Automatism of Animals


YOUR correspondent Mr. Wetterhan, has, I think, misunderstood Prof. Huxley's argument; which is, not that the adjusted motions he refers to never were the result of conscious and voluntary motion, but that they are not so now. His letter has, however, induced me to call attention to what has always seemed to me a real difficulty. As I understand automatic or reflex actions, they are those which have been so constantly repeated and which are so essential to the well-being of the individual, that the various nerves implicated have become so perfectly co-ordinated that the appropriate stimulus sets the whole machinery in motion without any conscious or voluntary action on the part of the individual. Thus we can quite understand how a paralysed limb would be drawn up when the sole of the foot is tickled or the toe pricked. If, however, any such irritation continues to be felt in the normal state, a man would stoop down and remove the irritating substance with his hand, or would place his foot upon the opposite knee, and, stooping down, endeavour to see the object which caused the irritation. But these are conscious, not reflex, acts. They are not repeated often enough, and are not sufficiently identical in form, to become automatic; and we are not told that a wholly paralysed human body does actually go through these various motions, as it certainly would do if not paralysed.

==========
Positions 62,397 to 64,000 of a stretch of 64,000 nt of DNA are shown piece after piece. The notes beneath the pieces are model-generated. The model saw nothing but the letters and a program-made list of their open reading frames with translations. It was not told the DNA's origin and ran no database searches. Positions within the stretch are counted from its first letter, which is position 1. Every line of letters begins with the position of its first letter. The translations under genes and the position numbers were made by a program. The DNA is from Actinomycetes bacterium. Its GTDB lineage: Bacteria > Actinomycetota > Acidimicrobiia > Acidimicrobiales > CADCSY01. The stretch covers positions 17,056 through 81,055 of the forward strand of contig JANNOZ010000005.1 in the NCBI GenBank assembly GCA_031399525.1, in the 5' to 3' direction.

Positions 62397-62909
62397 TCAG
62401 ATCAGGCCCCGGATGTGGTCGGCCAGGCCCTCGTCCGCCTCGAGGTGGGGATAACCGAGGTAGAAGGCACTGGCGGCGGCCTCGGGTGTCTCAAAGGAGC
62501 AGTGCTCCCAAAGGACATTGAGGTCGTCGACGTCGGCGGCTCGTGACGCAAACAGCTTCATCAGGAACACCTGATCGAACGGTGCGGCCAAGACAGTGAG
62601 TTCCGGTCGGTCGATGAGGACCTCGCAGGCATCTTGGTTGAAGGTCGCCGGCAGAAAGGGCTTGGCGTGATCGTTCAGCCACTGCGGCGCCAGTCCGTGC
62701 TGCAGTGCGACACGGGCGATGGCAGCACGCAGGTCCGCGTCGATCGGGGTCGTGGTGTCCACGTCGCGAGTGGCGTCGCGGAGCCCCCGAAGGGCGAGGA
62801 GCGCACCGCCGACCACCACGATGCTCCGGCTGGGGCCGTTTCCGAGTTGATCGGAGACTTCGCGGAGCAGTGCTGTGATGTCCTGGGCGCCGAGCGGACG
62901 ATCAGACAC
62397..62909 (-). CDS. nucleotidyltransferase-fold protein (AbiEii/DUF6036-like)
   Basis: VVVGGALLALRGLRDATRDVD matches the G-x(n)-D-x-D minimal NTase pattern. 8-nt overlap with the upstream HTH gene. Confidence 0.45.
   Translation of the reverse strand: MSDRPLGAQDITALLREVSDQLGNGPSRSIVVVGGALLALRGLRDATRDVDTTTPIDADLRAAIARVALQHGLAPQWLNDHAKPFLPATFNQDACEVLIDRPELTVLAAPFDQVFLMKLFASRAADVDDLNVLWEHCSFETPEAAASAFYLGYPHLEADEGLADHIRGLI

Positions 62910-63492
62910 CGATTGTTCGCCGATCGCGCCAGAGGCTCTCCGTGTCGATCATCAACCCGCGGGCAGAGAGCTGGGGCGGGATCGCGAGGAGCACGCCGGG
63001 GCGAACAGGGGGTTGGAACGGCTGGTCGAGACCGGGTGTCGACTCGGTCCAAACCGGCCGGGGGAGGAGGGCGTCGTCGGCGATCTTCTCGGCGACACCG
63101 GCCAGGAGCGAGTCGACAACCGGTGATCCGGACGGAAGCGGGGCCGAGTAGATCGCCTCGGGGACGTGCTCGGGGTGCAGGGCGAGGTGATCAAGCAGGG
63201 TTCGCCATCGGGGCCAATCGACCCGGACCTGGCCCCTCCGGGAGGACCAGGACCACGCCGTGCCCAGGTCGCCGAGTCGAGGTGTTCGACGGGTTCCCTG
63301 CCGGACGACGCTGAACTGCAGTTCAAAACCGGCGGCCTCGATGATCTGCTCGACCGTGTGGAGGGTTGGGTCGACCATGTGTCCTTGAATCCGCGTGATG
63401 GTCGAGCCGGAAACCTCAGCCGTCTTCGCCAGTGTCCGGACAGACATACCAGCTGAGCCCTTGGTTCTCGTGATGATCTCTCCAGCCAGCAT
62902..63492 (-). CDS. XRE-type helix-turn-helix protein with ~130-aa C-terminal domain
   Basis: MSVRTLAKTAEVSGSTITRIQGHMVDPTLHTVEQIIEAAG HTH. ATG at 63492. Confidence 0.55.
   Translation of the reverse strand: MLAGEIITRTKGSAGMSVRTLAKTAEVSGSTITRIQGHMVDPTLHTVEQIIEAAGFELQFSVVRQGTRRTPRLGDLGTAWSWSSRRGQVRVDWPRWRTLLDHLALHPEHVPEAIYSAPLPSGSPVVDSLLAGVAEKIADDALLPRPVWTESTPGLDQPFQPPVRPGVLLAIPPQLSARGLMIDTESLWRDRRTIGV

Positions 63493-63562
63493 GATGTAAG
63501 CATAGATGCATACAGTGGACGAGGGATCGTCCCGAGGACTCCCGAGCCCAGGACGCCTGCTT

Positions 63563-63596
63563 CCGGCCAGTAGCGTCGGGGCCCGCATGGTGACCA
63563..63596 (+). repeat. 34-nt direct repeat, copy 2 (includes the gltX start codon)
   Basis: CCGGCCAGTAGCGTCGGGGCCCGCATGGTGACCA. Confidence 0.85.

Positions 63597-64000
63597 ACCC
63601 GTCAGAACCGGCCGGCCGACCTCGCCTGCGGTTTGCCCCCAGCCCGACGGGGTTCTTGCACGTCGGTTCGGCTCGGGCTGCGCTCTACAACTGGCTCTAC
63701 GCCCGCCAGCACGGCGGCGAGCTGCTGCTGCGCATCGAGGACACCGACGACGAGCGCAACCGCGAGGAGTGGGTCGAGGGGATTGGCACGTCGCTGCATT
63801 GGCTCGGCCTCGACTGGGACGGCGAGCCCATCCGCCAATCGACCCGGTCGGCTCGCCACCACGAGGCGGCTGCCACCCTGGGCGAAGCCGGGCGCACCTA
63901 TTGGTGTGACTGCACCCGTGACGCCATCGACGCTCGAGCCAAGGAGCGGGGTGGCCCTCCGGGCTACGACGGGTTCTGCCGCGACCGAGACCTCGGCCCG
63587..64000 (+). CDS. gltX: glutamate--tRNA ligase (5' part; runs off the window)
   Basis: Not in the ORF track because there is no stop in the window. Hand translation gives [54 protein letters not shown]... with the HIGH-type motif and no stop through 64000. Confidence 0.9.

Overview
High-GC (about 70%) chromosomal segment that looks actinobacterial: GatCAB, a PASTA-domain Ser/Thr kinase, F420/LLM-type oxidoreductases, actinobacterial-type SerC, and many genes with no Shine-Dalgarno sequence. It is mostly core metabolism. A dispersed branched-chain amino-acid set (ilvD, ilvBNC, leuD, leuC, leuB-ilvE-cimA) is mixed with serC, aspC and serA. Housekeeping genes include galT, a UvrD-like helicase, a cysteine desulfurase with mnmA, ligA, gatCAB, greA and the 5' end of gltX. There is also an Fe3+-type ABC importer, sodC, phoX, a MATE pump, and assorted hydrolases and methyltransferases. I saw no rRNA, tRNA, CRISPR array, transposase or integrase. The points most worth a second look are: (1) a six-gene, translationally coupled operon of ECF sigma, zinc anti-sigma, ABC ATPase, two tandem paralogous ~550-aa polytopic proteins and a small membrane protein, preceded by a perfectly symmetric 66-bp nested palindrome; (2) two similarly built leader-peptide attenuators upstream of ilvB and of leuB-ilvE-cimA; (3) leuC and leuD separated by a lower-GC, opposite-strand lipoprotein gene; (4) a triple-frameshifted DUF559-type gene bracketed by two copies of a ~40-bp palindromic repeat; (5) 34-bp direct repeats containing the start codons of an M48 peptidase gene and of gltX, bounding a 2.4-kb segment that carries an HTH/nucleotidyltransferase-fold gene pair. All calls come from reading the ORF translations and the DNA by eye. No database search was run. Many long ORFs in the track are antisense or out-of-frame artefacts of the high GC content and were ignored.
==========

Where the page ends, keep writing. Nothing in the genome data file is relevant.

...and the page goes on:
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WALLACE, A. Automatism of Animals. Nature 10, 502–503 (1874).

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